KANSAS CITY, Mo., Feb. 7, 2017 /PRNewswire-USNewswire/ -- Today, the City of Kansas City, Missouri, shared the first compilation of Smart City data with leaders from 18 cities, two countries and five federal agencies – explaining how strategic analysis and application of this big data will be used to improve city performance.
Nine months ago, Kansas City rolled out its Smart City initiative along with a new two-mile KC Streetcar system downtown. The $15 million technology investment, which includes free public Wi-Fi across 50 square blocks downtown, 125 "smart" streetlights and interactive kiosks to engage citizens, currently makes Kansas City the most connected city in North America. The Smart City program includes smart sensors that collect big data, in real time, to help the city operate more efficiently.
"The Smart City sensors and digital tools are cool, but understanding how to use these tools – and the data that they generate – bridges the gap between cool and smart," said Kansas City Mayor Sly James.
The public can see a real-time visualization of the data (http://smartkcmo.xaqt.com/) on a map that shows available parking, traffic flow, pedestrian hotspots, and the location of KC Streetcars. As KC's Smart City infrastructure expands, the city will use big data to drive decisions that save taxpayer money through more efficient repairs and maintenance of streets, water lines and other infrastructure.
The City owns the data and will soon migrate it to the City's Open Data Catalog. It is being introduced via a platform operated by Xaqt, a technology firm working with the City to display the data.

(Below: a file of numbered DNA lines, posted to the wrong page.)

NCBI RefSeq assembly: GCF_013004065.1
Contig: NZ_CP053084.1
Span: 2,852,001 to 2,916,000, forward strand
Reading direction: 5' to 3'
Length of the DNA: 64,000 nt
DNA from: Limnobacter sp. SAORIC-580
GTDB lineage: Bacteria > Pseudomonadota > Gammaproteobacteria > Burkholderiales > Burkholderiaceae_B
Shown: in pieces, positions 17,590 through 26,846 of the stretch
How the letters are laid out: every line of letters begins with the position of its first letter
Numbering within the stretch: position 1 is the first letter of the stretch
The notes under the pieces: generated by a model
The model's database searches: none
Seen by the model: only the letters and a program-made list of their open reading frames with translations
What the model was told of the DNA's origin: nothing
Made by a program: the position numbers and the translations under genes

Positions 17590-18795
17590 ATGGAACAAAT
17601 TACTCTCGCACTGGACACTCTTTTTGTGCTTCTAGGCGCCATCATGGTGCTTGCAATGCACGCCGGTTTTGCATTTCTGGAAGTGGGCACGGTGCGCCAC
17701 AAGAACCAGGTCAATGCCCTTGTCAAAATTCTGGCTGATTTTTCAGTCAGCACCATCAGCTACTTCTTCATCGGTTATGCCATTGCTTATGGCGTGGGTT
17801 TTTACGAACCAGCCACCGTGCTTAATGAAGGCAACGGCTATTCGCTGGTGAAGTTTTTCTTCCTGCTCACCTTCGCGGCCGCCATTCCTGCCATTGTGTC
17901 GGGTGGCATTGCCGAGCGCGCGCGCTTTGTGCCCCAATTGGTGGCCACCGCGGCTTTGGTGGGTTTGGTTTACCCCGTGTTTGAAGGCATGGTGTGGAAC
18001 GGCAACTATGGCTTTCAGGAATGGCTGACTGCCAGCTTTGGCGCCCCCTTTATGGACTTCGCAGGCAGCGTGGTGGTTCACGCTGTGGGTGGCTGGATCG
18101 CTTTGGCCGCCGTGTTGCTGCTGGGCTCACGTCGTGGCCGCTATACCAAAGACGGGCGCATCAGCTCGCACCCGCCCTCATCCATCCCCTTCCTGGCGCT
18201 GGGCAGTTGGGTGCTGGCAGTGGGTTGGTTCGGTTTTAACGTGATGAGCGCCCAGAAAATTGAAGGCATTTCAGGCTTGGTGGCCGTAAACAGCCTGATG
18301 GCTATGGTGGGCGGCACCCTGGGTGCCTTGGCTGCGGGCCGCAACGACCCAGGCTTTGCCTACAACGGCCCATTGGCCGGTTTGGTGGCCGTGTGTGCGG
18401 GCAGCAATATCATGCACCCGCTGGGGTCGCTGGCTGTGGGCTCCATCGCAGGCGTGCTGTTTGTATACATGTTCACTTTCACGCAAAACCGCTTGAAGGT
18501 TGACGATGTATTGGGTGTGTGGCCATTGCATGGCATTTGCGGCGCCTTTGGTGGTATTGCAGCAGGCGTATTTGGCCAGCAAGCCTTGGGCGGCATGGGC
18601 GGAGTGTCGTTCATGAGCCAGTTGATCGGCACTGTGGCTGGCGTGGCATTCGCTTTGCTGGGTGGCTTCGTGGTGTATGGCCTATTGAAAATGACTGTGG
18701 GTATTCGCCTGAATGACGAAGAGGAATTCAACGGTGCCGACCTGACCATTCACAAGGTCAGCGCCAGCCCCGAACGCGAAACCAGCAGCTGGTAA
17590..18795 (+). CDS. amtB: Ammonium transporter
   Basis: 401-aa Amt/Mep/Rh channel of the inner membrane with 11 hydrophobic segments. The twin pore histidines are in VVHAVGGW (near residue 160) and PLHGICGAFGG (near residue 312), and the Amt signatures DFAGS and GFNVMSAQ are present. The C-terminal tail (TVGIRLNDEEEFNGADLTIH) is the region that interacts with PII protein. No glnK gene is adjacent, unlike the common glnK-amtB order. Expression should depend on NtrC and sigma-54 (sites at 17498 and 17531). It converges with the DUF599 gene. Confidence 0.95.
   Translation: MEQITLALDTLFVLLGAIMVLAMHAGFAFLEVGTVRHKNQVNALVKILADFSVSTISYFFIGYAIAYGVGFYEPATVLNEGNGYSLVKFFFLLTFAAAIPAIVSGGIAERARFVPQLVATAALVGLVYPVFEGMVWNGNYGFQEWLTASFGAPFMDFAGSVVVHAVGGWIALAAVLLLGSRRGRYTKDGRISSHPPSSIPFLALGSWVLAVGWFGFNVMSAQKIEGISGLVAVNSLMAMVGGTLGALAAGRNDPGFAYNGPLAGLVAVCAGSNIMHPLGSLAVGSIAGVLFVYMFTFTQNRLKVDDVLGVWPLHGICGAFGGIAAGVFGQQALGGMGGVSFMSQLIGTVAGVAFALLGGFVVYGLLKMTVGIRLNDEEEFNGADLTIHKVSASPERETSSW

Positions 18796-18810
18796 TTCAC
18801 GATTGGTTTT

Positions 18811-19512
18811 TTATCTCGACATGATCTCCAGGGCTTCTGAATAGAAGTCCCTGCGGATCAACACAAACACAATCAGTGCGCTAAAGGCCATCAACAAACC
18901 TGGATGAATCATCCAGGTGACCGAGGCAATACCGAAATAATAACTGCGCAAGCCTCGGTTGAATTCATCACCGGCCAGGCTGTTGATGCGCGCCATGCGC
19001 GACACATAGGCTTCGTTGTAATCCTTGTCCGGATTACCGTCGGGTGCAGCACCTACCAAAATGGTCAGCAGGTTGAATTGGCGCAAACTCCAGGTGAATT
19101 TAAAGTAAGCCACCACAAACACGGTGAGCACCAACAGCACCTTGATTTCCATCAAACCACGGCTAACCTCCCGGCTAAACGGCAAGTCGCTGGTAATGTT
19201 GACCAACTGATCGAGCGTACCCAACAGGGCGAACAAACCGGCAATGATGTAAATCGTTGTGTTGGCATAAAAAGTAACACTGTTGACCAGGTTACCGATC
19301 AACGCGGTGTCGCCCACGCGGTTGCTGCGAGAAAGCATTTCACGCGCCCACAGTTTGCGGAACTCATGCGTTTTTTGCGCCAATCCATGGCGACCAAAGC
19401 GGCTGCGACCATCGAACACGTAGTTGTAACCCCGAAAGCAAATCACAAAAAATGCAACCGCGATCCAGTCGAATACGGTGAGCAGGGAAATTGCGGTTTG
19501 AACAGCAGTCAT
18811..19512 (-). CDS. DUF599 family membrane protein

"We've been testing the quality of the data collected through our Smart City infrastructure," said Kansas City's Chief Innovation Officer Bob Bennett. "Now we will put it to work to benefit Kansas City residents."
Kansas City published the data while co-hosting a national workshop with Think Big Partners and the National Institute of Standards and Technology (NIST), a federal agency within the U.S. Department of Commerce.
Kansas City's methods for operationalizing big data, protecting personal privacy and using the data to solve city problems is expected to help the federal government set national standards and best practices for big data use.
"The Smart City program is one more reason why talented Millennials and progressive, industry-leading companies are relocating to Kansas City's downtown area," said Tim Cowden, president and CEO, Kansas City Area Development Council. "Kansas City is a leader in innovation, technology and entrepreneurship – a model for other cities around the world."
For more information about Kansas City's Smart City program, visit www.kcmo.gov/smartcity.
About Greater Kansas City
Home to 2.5 million people, the Kansas City region is recognized as "America's Creative Crossroads" as a center for technology and artistry. Kansas City was selected for the roll-out of Google's 1 Gigabit Google Fiber service, and for one of Cisco's most comprehensive Smart+Connected Cities programs. www.thinkKC.com
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SOURCE Kansas City Area Development Council